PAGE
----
- Living accommodation - including most accommodation within business premises - is subject to council tax.
- Business rates are normally payable by the occupier of the premises.
- If your lease or licence agreement states that the rent is inclusive of rates, it is your landlord who is responsible for paying the rates. If the landlord defaults, the local council can pursue the occupier.
4.2 The amount you pay in rates is based on the rateable value of your premises.
The Valuation Office Agency (VOA) in England and Wales, and the Assessor in Scotland, provides summary valuations showing how your rateable value has been calculated.
- The basic level of rateable value usually remains fixed for a five-year period. The current rateable values are based on open market rental values on 1 April 2008.
- Any new premises or any changes to existing premises are valued at the rent they would have commanded in April 2008.
- The next revaluation comes into force on 1 April 2017. Any national increase in rateable values should be offset by a comparable reduction in the multiplier (see 4.3).
- The rateable value is the same, whether the premises are owner-occupied, leased or licensed.
4.3 The normal rates payable are calculated by multiplying the rateable value by the multiplier. The multiplier (sometimes called the Uniform Business Rate or UBR) usually changes each year in line with inflation.
- From 1 April 2016, the standard multiplier in England is 49.7p. So for a building with a rateable value of £50,000, the annual rates would normally be £24,850 but this could be subject to transitional arrangements (see 4.6).
- A lower small business multiplier, 48.4p, is used for businesses eligible for Small Business Rate Relief (SBRR) (see 4.4).Special rules apply in the City of London, which usually charges a small supplement over the standard multiplier.
- Separate multipliers apply in Wales, Scotland and Northern Ireland.
4.4 Businesses in England which occupy only one main property with a low rateable value can get SBRR.
- Eligible rate payers automatically qualify for 100% SBRR on buildings with a rateable value up to £6,000 and a tapering relief from 100% to 0% for properties up to £12,000.
- SBRR will be permanently doubled from April 2017 to £12,000 with tapering relief for properties valued up to £15,000.
- For rateable values between £12,000 and £17,999 (or up to £25,499 in London), there is no percentage reduction but the small business multiplier is used. The threshold for the standard business rate multiplier will rise to £51,000 from April 2017.
- Businesses that occupy additional properties may still be able to claim the relief on the main property, provided that the rateable value of each of the other properties is less than £2,600.
You must inform your local authority if your circumstances change in any way that is likely to affect your entitlement to SBRR, for example, moving to new premises.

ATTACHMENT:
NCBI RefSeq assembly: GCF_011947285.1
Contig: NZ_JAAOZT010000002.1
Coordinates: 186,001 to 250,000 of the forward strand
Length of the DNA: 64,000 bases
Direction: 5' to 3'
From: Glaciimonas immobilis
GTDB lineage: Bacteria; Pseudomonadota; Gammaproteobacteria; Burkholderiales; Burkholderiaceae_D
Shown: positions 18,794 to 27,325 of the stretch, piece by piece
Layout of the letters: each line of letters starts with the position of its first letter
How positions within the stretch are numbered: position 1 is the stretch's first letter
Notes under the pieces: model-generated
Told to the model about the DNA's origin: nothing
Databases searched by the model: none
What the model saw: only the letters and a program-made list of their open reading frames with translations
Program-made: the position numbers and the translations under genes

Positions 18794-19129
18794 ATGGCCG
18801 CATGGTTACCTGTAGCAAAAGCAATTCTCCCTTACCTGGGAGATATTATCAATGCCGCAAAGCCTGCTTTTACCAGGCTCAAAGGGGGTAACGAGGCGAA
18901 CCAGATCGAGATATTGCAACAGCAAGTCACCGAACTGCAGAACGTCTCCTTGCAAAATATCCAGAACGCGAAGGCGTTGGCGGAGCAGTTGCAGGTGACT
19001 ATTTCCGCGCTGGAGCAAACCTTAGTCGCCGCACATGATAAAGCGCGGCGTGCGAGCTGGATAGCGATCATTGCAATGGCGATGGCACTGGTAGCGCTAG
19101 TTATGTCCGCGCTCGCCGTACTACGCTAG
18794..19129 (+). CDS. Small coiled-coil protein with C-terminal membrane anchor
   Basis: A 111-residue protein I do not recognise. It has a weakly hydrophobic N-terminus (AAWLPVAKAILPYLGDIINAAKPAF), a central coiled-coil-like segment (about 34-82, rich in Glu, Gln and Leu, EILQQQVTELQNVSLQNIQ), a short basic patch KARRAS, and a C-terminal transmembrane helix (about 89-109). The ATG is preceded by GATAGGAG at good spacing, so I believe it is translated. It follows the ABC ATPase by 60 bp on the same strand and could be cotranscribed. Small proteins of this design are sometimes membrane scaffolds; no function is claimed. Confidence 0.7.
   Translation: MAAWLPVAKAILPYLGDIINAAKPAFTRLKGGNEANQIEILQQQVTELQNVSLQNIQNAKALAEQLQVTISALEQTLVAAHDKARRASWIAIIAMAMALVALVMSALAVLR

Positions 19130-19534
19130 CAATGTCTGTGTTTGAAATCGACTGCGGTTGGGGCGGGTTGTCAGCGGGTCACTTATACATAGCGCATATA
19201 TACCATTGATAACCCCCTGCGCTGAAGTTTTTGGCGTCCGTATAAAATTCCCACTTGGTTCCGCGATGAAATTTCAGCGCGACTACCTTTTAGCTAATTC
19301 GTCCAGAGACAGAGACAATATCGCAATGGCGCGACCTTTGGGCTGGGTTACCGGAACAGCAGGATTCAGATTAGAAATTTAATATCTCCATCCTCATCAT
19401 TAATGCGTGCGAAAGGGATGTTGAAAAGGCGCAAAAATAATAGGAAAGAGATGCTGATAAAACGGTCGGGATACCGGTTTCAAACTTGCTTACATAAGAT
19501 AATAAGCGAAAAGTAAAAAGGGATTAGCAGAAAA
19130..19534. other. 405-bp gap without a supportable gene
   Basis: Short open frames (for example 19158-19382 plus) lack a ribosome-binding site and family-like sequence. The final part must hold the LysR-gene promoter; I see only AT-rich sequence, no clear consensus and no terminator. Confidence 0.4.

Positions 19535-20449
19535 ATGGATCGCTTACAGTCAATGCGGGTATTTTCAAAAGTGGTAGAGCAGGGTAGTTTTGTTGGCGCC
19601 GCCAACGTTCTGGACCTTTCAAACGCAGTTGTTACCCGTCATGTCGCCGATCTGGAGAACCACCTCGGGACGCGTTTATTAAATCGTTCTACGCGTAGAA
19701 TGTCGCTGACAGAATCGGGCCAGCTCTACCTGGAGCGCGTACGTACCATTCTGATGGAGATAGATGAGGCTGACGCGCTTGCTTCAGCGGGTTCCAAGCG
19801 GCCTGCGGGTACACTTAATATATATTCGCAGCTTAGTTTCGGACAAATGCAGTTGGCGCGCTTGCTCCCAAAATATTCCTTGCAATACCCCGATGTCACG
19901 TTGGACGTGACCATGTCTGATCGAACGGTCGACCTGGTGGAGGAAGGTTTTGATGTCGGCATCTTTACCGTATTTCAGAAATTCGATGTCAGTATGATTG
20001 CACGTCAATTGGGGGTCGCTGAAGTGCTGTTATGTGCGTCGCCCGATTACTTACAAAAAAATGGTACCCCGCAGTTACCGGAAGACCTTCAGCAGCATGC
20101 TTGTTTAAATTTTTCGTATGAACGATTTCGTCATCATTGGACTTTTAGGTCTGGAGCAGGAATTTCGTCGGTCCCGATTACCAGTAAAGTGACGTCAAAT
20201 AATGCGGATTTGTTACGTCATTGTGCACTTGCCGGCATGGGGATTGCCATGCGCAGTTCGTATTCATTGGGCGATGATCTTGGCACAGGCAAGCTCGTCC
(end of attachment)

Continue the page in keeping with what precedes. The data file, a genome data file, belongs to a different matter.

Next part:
4.5 You may qualify for other reliefs:
- If the property (or part of the property) is empty.
- Retail premises with a rateable value up to £50,000 may receive a business rate discount of up to £1,500.
- New occupants of previously vacant retail premises moving in between 1 April 2014 and 31 March 2016 receive a 50% business rate discount for the first 18 months.
- Empty commercial premises are exempt from business rates for three months. Industrial and warehouse buildings qualify for a further three months’ exemption. After that, full business rates are payable.
- Businesses that start up in, or relocate to an enterprise zone before March 2018 qualify for a 100% business rate discount for five years up to a maximum £275,000.
- Listed properties and those with a rateable value of under £2,600 are exempt.
- Certain agricultural properties, those used for religious worship, the welfare and training of disabled people, charities and qualifying amateur sports clubs also qualify for reliefs or exemptions.
- You may also receive a temporary reduction if your business is affected by severe local disruption (such as flooding or major roadworks).
You can check whether you qualify on the GOV.UK website or by contacting your local authority.
4.6 Your local authority will send you a rates bill each year. You have a choice of when to pay.
- Most businesses pay in ten equal instalments.
5.1 If you disagree with your premise’s rateable value, contact your local VOA office to discuss the valuation and why you think it is incorrect.
5.2 If you still do not agree with the rateable value, you can make a formal proposal. There are two main grounds of appeal:
- The rateable value of the premises is significantly different from the open market rental value of the premises at the last valuation.
- The premises are adversely affected by a change in circumstances. For example, structural alteration of the premises or the loss of nearby parking facilities.
You can only make one proposal on the same grounds during the life of a rating list (the current list runs until 31 March 2017).
5.3 The VOA will consider your proposal and discuss it with you.
- You can complete the proposal yourself, or on the VOA website or by contacting them directly or 03000 501501).
- A property adviser, such as a chartered surveyor, can advise you and make a proposal on your behalf.
- Avoid dodgy advisers who may charge large fees in return for poor advice. Try and use an adviser based on a personal recommendation.
- The VOA will advise you when they are ready to discuss your proposal.
- If you cannot agree a revised assessment, you can appeal to a valuation tribunal.
5.4 If your rates challenge is successful, you receive a rate refund.
- This might be a repayment, a reduction in your monthly payments, or a credit for the next year.
- You usually receive interest on the amount owed to you.
6.1 The Royal Institution of Chartered Surveyors (RICS) runs several helplines.
- The RICS helpline provides information for non-members (02476 868 555; www.rics.org/uk).